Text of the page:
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galteeman

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NYCKY

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Well I didn't necessarily mean on an individual level (I don't feel particularly crushed myself, TBF, and I'd say my husband would laugh at the idea!)

I meant in a more systemic way, so yes, that sort of negative media coverage would be part of it, but there's more to it, and it's often insidious.

For instance Women's Hour on Thursday had a piece about gender neutral parenting, which pointed out that in practice, gender neutral tends to mean male-oriented upbringing (it's worth listening to - there's also a review of a book set in Dublin during the 1918 Flu pandemic by Emma Donoghue, who wrote Room).

Anyway, back to Jacinda Ardern, Sidey's description of who hates her explains a lot - people who are never going to support a woman, doesn't matter what she does.

Oh and it's not in NZ where a woman leader has done better than average - it seems to be generally the case: How female leaders outperformed men during the pandemic
It would be odd if that was the case, I mean her gender being a problem. Of course it is for some people, unconscious bias or outright misogyny but doubt that is widespread. Arden is New Zealands third female PM, if not the fourth, plus the country has a female Governor General and head of state and ok these are ceremonial roles but the country was the first in the world to give women the vote.
 

omgsquared

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Michael Lowry, he could twist and turn and confuse the lot of them. Eventually they would be paying him a retainer, consultancy fee, pension etc.
Healy Rae, They would never understand a word , they would retreat
 

petaljam

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It would be odd if that was the case, I mean her gender being a problem. Of course it is for some people, unconscious bias or outright misogyny but doubt that is widespread. Arden is New Zealands third female PM, if not the fourth, plus the country has a female Governor General and head of state and ok these are ceremonial roles but the country was the first in the world to give women the vote.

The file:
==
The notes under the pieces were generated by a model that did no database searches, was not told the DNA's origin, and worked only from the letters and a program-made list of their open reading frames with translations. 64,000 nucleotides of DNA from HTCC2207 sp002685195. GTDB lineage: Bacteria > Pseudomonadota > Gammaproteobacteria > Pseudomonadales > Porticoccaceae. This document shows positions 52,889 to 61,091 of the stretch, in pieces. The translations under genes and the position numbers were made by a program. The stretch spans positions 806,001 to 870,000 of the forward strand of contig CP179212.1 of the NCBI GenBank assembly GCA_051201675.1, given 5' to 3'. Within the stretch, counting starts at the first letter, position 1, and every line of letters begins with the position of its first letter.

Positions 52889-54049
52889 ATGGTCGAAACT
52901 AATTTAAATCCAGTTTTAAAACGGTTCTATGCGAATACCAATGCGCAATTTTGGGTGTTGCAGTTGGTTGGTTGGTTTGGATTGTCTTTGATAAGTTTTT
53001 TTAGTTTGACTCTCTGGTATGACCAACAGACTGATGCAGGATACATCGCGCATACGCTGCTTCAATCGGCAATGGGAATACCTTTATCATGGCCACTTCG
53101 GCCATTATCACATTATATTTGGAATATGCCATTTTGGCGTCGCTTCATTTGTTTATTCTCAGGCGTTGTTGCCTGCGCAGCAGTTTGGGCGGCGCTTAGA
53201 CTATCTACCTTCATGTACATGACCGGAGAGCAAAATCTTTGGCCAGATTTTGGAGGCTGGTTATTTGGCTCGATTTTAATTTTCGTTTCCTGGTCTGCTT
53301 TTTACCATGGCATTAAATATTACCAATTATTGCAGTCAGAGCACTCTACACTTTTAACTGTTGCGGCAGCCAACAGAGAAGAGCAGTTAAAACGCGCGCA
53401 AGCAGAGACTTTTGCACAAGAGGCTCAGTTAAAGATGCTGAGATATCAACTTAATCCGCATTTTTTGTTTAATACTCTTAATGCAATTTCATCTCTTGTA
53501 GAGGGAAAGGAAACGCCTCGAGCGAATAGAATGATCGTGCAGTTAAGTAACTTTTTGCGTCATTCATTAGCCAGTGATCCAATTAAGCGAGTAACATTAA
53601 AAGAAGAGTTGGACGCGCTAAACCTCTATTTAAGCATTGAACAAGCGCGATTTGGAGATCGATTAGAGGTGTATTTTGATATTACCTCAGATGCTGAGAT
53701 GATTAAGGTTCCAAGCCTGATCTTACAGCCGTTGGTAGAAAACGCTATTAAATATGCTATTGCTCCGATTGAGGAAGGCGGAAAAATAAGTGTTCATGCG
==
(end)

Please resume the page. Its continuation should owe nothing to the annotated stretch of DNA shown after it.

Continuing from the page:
And yet studies show that the media and indeed those in charge of evaluating women in the work place use different language to describe male and female performances, with more negative and fewer positive ones being used about women, and particularly gendered criticisms being used about women - like strident where a man would be considered authoritative.


It's also the case that female leaders are the object of hatred from certan sections of society, just for being women, in a way that men aren't. Which was the point that SIdey made - it's not general. But it's enough to make the experience of being a female politician generally a lot more unpleasant than being the equivalent male politician.



 

recedite

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It's also the case that female leaders are the object of hatred from certan sections of society, just for being women, in a way that men aren't. Which was the point that SIdey made - it's not general. But it's enough to make the experience of being a female politician generally a lot more unpleasant than being the equivalent male politician.



You wouldn't want to mind any of that woke nonsense from the BBC and the Guardian.
The likes of Ardern and Merkel are disliked by those on the right, but its not because they are women.
The thing is, a lot of people don't like an effeminate leader.
Trudeau is seen as effeminate, even though he is a married man. He is also disliked.

I think it is fair to say that those on "the right" value certain characteristics in a leader, such as strength, focus, decisiveness, walking the walk, and general suitability for a guardian/protector role. Rightly or wrongly, these are seen as masculine characteristics.

The right have no time for pussy-footing around, virtue- signalling, talking the talk, which are often seen as more feminine. Caring for the weak is one strong feminine trait that is seen as desirable in a leader.

When Thatcher got her nickname "The Iron Lady" it was not an insult. So it shows than any woman can appeal to "the right" if they use the right approach.
IMO an attractive woman might even appeal more than a man, if she showed the right attitude. In that way, using her sex as an advantage.